Bloggers are accustomed to detecting bias in homeopathic quantities but I still find something uneasy in Stuart Jeffries’s Guardian interview with Christopher Potter. Potter was a senior publisher at Fourth Estate before a debilitating breakdown forced him to quit his job. As he says:
Fourth Estate had been bought up by HarperCollins and I had been given a very good job, but almost every day I had panic attacks. I got absolutely terrified of going on the tube, which made going to work a daily ordeal.
He’s now written a popular science book called You Are Here, a history of the universe. According to Potter:
I was such a rationalist and materialist. I always joked with my American friends about how everyone there was in analysis. About two months after I had had a dinner in New York, where I was joking about how sceptical I was of analysis, I was in therapy.
To which Jeffries says: ‘one of the reasons, I suspect, the book is so good is that it isn’t filled with scientific triumphalism or the kind of smug rationalism that may have been Potter’s shtick before his breakdown.’ Well, I suppose it was worth this guy suffering serious mental health problems if it made him less smug and rational.
He follows up with: ‘Potter, then, has written a book that concludes we are not the centre of the universe’. But isn’t that any science writer’s default position – indeed, the position of any philosopher worthy of the name?
Jeffries is right, though, in his speculation that ‘it may well have been the breakdown that gave the book these deeply disturbing resonances’. The worst thing about a panic attack is that sense of sheer existential terror. It is as if you’ve been granted a terrible fleeting insight into just how alone and insignificant you are from the universal perspective.
The mind isn’t given to comprehend infinity. The nearest we get to understanding is at a very young age: Potter’s aim was ‘to write a book that would make readers confront the rather lovely but troubling questions we set aside as children: what is everything? What is nothing?’ But fear makes you face the scope of forever, and it’s scary as hell.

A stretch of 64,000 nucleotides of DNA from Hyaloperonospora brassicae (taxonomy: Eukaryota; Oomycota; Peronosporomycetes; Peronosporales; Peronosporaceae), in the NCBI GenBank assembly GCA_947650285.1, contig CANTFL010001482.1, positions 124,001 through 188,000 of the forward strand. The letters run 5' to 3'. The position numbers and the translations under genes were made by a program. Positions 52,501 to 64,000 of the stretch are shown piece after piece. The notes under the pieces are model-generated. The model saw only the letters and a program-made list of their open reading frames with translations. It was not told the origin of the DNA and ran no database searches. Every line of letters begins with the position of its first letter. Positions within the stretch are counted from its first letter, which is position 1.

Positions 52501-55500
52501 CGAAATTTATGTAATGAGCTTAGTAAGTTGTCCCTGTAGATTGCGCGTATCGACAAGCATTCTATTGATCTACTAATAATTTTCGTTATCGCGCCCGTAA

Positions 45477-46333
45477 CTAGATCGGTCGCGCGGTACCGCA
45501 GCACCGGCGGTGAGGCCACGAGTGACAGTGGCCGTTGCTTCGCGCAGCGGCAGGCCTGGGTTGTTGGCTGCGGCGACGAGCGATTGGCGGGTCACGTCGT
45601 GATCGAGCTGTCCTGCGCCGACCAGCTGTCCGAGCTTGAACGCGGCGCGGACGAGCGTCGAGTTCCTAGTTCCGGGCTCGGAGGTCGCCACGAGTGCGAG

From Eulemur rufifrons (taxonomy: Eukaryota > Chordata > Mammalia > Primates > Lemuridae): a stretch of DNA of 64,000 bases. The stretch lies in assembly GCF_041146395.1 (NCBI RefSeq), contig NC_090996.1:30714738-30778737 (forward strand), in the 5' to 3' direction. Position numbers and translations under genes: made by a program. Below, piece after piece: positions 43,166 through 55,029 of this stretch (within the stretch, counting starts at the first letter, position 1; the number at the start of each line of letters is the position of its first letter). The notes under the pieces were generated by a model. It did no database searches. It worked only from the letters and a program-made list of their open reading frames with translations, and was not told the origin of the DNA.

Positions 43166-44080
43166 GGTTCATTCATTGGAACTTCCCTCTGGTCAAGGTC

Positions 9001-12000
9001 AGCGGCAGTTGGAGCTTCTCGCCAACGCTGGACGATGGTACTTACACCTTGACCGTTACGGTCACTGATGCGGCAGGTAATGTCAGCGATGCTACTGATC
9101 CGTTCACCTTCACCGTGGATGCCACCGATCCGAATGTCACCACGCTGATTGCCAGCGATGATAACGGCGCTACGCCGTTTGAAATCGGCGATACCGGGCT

You are left with this Lovecraftian illusion that the world we know is just a flapping canvas that barely conceals the movements of cruel, indifferent gods.
(After all – and this is something that the religious always miss – what makes us think that higher beings would be in any way benevolent towards us? As Michel Houellebecq wrote in his masterful study of Lovecraft: ‘In order to imagine how they might treat us were we to come into contact with them, it might be best to recall how we treat ‘inferior intelligences’ such as rabbits and frogs. In the best of cases they serve as food for us; sometimes also, often in fact, we kill them for the sheer pleasure of killing.’)
This existential fear is a major obstacle to recovery. Much of my time in therapy – like Potter, I ridiculed therapy before I needed it – has been spent breaking down my core belief that the world will actually end when I have a panic attack. At the base of the Condition is the delusion that fear is the natural baseline of everything.
I wonder if other panic disorder sufferers have made this connection between fear and the universe. I think that Potter is braver than I am because he’s faced down infinity – more than that, he’s found beauty and value beyond our most potent creation myths. You Are Here contains the wonderful lines:
We want to believe that things last for ever, whether it is love, life, God, or the laws of nature. But death, as Freud continually reminds us, is what certainty looks like. Perhaps the best we can hope for is to live in uncertainty for as long as we can bear it.
I’ve come to believe, more and more, that living with this uncertainty is the meaning of courage.